JAKARTA (TheInsiderStories) – Two state-owned port operator ratings is inversely proportional. Moody’s Investor Services has affirmed the Baa3 issuer and senior unsecured ratings PT Pelabuhan Indonesia III (Pelindo III) and Baseline Credit Assessment (BCA) at ba1, but downgraded Pelindo II’ rating from Baa2 to Baa3 and BCA also ba1. The outlook on the ratings remains stable.
The ratings affirmation reflects our expectation that Pelindo III’ credit metrics will remain at a level that supports its Baa3 rating, notwithstanding the expected weakening in trade volumes at its ports due to the coronavirus outbreak. Moody’s view on the high support takes into account the government’s 100 percent ownership of the port operator and the importance of Pelindo III’ ports to the maritime industry in the Central and East Java region.
That said, the one-notch uplift to Pelindo III’s rating remains appropriate, balancing the position of ports as key infrastructure assets with Pelindo III’ comparatively lower strategic importance than other critical SOEs, such as PT Perusahaan Listrik Negara (Baa2 stable). The port sector is affected by the shock, given its exposure to declining cargo volumes stemming from weakening global trading levels and softer macroeconomic conditions.
Moody’s base case scenario assumes that trade volumes at Pelindo III’ ports will decline in 2020, as a result of coronavirus-induced disruptions to global supply chains and reduced trade flow as governments impose preventative measures and economic conditions weaken. Around 85 percent of the company’s revenue comes from cargo and vessel services, which are dependent on the number of ship calls and trade flow at its ports.
Despite expectation that trade volumes will recover in 2021, Pelindo III’ financial leverage will likely remain at around 10 percent over the next three to four years, primarily because of the incremental debt the company will incur to partially fund its substantial capital expenditure program of around Rp4.5 trillion (US$321.43 million) per annum over the next five years.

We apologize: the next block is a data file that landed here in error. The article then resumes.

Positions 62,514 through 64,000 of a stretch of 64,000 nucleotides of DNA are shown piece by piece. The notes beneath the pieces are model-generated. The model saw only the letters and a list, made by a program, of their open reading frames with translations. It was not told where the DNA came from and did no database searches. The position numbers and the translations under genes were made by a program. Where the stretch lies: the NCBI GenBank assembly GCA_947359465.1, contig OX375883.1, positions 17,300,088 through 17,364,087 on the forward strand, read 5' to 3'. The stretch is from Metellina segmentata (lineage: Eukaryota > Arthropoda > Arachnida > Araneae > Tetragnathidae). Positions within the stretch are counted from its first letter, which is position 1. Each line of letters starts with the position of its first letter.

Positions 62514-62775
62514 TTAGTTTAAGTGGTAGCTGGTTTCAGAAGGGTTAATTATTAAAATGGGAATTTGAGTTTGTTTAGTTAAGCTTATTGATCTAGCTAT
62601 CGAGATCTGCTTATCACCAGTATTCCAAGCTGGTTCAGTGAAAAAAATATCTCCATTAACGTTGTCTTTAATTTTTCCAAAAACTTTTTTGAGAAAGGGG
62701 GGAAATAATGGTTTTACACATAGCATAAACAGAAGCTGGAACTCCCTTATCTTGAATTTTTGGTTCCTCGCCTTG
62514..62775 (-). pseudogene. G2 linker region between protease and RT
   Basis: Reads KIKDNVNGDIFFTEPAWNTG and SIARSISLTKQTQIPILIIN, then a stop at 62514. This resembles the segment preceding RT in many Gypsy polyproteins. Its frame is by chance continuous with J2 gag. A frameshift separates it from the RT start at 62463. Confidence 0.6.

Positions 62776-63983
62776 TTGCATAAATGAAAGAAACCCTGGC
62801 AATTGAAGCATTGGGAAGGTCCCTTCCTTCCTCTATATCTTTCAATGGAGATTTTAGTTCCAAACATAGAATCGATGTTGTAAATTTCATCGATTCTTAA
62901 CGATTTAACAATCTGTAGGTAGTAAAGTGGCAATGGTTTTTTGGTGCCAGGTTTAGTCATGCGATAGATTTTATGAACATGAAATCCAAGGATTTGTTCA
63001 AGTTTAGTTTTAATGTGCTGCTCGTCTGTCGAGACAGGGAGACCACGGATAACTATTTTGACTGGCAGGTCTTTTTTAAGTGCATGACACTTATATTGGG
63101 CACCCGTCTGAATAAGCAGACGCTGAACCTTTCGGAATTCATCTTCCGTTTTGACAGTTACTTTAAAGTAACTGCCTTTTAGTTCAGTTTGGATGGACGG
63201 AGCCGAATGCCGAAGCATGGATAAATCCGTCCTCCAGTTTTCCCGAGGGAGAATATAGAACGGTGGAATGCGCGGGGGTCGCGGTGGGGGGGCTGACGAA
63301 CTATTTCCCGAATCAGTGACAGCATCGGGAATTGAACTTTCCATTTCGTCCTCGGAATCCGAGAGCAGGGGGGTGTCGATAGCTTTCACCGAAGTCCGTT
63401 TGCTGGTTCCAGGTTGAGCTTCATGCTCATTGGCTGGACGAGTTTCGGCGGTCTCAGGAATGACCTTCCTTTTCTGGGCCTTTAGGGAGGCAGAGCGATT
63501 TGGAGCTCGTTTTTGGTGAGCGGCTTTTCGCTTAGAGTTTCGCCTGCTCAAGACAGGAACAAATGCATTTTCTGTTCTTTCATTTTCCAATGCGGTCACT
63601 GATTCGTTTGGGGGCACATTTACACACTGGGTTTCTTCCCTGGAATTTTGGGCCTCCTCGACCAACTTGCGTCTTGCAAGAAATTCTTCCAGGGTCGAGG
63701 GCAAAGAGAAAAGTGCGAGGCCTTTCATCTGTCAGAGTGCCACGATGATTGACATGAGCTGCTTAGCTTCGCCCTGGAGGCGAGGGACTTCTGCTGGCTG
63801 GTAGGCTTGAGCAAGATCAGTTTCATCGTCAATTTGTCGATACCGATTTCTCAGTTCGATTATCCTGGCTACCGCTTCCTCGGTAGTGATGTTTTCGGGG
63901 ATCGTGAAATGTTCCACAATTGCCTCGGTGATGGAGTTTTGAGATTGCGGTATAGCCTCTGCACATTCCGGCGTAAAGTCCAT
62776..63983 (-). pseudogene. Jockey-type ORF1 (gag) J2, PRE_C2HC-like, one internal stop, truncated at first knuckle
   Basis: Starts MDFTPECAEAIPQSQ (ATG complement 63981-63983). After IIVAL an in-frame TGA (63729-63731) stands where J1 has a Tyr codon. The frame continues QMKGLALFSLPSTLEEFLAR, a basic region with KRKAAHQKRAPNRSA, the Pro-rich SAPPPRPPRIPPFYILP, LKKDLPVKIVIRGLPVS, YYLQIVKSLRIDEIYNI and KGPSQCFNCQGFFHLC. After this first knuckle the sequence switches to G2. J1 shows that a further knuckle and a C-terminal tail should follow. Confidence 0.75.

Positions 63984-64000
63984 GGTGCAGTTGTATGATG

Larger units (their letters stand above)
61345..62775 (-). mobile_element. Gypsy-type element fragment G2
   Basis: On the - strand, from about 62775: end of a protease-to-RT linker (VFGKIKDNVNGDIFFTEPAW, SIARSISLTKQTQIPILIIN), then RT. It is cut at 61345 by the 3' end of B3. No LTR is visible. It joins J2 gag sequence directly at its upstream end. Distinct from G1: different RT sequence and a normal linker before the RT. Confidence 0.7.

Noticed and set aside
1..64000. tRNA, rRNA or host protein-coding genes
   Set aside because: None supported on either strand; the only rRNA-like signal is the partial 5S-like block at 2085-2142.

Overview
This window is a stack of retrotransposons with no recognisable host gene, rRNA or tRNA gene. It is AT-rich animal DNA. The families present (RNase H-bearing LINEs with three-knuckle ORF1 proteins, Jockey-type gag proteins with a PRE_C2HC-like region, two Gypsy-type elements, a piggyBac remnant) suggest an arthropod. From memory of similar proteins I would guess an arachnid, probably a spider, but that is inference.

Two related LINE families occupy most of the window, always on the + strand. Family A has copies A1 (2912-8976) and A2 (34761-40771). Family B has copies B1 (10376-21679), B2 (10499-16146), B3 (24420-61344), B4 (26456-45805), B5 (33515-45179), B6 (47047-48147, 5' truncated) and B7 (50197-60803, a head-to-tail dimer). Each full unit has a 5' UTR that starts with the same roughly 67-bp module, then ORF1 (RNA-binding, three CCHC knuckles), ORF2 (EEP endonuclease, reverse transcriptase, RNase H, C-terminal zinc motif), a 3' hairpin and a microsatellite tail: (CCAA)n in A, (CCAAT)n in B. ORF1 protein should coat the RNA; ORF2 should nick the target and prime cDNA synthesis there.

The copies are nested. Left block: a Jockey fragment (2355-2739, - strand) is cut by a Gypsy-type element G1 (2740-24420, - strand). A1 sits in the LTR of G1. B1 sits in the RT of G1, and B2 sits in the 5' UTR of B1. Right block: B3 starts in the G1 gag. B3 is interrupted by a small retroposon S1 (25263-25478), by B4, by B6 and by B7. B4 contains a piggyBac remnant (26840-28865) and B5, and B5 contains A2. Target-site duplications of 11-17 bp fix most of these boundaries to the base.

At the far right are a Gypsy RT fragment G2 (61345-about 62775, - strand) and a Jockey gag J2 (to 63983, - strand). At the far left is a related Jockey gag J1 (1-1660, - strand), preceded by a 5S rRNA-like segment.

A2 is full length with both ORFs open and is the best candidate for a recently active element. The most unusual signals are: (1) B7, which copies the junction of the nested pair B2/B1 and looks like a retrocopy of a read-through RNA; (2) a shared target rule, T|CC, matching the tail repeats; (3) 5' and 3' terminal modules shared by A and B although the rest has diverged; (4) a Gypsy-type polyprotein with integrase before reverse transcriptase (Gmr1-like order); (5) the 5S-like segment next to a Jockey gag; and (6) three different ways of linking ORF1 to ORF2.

Pelindo III has sufficient liquidity — including Rp4.3 trillion of cash on hand at the end of March and projected operating cash flow under Moody’s base case — to meet its debt repayments, planned capital expenditure and dividend payments over the next 12 months.
Moody’s base case scenario assumes trade volumes at Pelindo II’ ports will decline in 2020, as a result of coronavirus-induced disruptions to global supply chains and reduced trade flow as governments impose preventative measures and economic conditions weaken, before recovering in 2021.
Under Moody’s base case scenario, Pelindo II’ financial leverage, as measured by funds from operations (FFO) to debt, will weaken to around the minimum tolerance level set for its ba1 BCA of 6 – 8 percent in 2020, before recovering in 2021. Its financial profile beyond the next 12 months will also be driven by its sizable debt-funded expansion program, which involves a capital expenditure of around Rp30 trillion over the next five years.
The company has a track record of underspending its budget in recent years. If this continues, it will give the port operator additional financial headroom.
Pelindo II has sufficient liquidity — including Rp20.8 trillion of cash on hand at the end of March 2020 and the projected operating cash flow under Moody’s base case — to meet its debt repayments, planned capital expenditure and dividend payments over the next 12 months.
Pelindo II is Indonesia’ leading port operator, with 12 ports across 10 provinces in Java, Sumatra and Kalimantan, including the country’ largest and busiest container port, Tanjung Priok in Jakarta. While, Pelindo III operated 43 ports across Eastern and Central Java, including the country’s second-largest and busiest container port, Tanjung Perak in Surabaya.
Both companies is wholly owned by the SOE ministry and is regulated by the Ministry of Transportation.
by Spencer Ng from Moody’s Investor Service